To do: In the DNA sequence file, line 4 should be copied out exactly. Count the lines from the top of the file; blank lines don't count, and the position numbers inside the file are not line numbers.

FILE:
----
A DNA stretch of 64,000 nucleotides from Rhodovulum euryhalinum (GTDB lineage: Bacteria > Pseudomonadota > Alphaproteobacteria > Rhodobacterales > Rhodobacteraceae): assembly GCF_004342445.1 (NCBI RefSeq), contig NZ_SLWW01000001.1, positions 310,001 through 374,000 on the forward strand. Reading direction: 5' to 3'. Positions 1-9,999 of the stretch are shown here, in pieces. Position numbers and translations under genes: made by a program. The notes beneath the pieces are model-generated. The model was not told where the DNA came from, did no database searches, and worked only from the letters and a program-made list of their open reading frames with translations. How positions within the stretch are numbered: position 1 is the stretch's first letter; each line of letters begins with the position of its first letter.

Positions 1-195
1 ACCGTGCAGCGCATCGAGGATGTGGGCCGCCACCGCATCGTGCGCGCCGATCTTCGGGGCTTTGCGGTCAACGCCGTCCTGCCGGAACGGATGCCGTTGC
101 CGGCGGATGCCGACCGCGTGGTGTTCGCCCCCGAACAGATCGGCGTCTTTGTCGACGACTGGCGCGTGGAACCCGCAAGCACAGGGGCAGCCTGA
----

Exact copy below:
101 CGGCGGATGCCGACCGCGTGGTGTTCGCCCCCGAACAGATCGGCGTCTTTGTCGACGACTGGCGCGTGGAACCCGCAAGCACAGGGGCAGCCTGA